Rosie the Riveter: Women Working During World War II

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Rosemary Jarvis Wilkes

original photograph size: 7"x5"

World War II Life and Job Experience

Rosemary was born in Hubbard, Texas on April 5, 1921, the only daughter of Ray Hughes Jarvis and Onie Tanner Jarvis a graduate of Southwestern University. My father who was a graduate of Washington and Less University was a grain merchant in Texas. I was graduated from Hubbard High School in 1938. Our teachers were truly dedicated to education and highly respected. Then I was graduated from the University of Texas in 1942 with a degree in Home Econonics that included courses in food, clothing, home management and chemistry.

At the time of World War II I was married to Lowell L. Wilkes, Jr. who was a graduate of the University of Texas and the United States Military Academy , West Point , New York . We were married in our hometown of Hubbard , Texas on January 25, 1943 . We later had four children after World War II, our wonderful and loving sons Lyn, Ray, Bill and daughter Barbara.

During World War II our Country was solidly united in supporting the war effort of the Country’s Armed Forces and homefront. I lived with two Dallas , Texas school teachers who made a room available for me while I worked on a war support project. These kind ladies not only provided housing but also family like friendship. Whenever a V-Mail letter arrived from my husband who was serving in the U S Army in Italy they were excited and anxious to hand me the letter the minute I got home from work. All of this kindness helped me endure the separation from my husband. Aside from the separation, my work life was affected by rotating work shifts which changed each week from day shift, to swing shift to night shift. Social life was quite limited. Once in a while I went out to lunch with friends and went shopping in downtown Dallas .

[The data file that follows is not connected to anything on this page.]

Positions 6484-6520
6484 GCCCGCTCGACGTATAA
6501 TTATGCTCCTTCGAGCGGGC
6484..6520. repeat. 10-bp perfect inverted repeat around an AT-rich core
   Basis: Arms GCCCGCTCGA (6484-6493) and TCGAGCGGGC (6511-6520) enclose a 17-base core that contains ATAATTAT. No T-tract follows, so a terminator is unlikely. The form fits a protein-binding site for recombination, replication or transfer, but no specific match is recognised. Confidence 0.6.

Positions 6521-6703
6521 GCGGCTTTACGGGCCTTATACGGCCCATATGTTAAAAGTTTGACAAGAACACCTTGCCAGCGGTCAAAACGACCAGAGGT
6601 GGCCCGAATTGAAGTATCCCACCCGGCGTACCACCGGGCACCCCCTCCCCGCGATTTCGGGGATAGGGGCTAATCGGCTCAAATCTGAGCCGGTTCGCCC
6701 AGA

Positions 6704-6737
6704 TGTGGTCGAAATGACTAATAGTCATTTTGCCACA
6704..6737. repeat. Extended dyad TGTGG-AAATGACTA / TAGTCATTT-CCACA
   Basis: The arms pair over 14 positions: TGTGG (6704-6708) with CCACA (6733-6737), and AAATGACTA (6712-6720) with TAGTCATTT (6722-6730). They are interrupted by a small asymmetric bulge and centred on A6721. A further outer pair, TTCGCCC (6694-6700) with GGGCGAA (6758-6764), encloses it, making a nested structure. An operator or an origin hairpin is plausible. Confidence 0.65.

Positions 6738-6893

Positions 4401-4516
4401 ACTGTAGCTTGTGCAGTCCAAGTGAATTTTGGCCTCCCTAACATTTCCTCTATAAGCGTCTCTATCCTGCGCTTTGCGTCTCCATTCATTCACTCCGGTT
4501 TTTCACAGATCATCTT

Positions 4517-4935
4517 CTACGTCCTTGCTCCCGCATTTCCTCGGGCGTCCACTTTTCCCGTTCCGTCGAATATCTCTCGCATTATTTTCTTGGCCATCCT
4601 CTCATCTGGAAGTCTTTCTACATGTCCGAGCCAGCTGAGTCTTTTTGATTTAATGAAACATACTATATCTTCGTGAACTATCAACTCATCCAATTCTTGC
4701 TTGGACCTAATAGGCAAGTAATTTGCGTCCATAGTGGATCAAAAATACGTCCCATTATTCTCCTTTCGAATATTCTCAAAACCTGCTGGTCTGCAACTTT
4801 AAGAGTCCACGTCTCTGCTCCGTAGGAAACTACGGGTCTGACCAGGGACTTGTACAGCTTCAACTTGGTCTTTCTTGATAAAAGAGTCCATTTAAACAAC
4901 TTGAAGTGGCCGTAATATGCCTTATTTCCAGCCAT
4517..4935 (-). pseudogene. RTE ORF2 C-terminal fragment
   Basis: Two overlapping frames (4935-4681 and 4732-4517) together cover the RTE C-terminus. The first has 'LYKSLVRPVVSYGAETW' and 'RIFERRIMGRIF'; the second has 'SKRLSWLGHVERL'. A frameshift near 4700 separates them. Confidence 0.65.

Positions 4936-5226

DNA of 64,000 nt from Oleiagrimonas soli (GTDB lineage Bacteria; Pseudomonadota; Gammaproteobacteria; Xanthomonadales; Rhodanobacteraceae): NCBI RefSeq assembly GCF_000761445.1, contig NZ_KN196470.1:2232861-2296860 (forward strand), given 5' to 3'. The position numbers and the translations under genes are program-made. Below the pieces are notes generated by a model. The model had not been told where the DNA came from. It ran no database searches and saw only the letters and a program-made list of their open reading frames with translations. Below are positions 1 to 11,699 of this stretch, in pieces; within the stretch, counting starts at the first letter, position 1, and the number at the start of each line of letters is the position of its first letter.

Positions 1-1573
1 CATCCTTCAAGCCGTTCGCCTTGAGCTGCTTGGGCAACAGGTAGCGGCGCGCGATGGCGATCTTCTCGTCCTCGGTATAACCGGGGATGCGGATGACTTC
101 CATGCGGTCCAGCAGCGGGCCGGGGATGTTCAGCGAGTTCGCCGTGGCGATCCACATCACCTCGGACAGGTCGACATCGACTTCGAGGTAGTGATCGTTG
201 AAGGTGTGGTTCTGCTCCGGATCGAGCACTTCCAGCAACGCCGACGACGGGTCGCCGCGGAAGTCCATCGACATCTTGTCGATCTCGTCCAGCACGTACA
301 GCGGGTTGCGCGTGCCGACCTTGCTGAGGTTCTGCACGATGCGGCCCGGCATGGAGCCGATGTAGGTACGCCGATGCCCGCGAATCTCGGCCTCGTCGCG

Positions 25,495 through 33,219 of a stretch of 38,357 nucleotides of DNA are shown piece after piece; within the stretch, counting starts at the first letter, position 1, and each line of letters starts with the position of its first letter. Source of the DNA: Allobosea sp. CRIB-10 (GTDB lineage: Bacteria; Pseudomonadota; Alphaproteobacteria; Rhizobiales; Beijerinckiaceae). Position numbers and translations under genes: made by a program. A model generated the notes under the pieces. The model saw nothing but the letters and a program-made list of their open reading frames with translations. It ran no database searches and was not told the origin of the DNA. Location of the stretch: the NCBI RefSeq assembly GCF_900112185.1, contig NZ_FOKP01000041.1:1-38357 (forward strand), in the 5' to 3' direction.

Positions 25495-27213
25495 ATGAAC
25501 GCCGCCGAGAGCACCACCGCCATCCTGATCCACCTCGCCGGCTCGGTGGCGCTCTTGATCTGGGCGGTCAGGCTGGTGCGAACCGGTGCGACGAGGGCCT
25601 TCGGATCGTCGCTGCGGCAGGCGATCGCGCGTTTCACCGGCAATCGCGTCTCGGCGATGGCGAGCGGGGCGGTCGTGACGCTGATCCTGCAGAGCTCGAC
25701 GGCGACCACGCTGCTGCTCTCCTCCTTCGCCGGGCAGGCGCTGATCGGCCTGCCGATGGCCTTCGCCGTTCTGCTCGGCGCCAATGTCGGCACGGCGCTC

During the War I kept in touch with my husband, family and friends mostly by mail and occasional phone calls. Due to gas rationing and other shortages family get-togethers and entertainment were limited. Fortunately I was blessed with good health during the War. As was the case throughout the United States our community was solidly in support of the national war effort and local civil defense. Even though there were many wartime shortages we learned to adjust and accept the realities of the times. Recycling of grease, rubber and metal was quite common. Some loyal citizens had their ornate iron fences given as scrap metal to support the war effort. The most memorable experience during the Wartime period was when the War as over with the Allied victory, the death and destruction stopped and families could be reunited as in my own personal case I was rejoined with my husband.

My wartime work was with Magnolia Petroleum Company in Dallas , Texas . The company later became a part of Exxon-Mobil Corporation. I worked in the Podbylniac Laboratory project to take the lead out of gasoline to reduce the downtime of military portable generators, vehicles and other gasoline powered equipment. As a Rosie I was chosen for this work because I had studies Chemistry at the University of Texas . My title was that of Laboratory Technician. I liked the people I worked with and the importance of the work realted to the war. I really didn’t have any dislikes to what I was doing, even with the rotating shifts. I was glad to do whatever I could to help shorten the war, especially with my husband overseas in Italy and my brother in the South Pacific.

Prior to the work in the Magnolia Petroleum Lab in Dallas I was employed for a shorter period of time in a similar laboratory operated by the United States Army Signal Corps in Fort Monmouth, New Jersey. I was classified as a Civil Service Employee with a professional grade. At that time my Lieutenant husband was receiving Signal Corps training.

When World War II was over I was gratefully happy. At the end of the War I was still working in Dallas , Texas in my wartime job. This was my situation on both V-E and V-J Day. I kept my wartime job until May of 1946 because the project of taking lead out of gasoline was important to civilian applications as well as for military uses.

The major change in my life was the two year separation from my husband while he was overseas and the extended delay in starting our family. After the war we were Blessed to have four healthy children born into the family making us happy parents.

My own personal experience typical of individuals in all freedom loving countries is that liberty and justice for all inspires unity, sacrifice and dedication to the common welfare.

 

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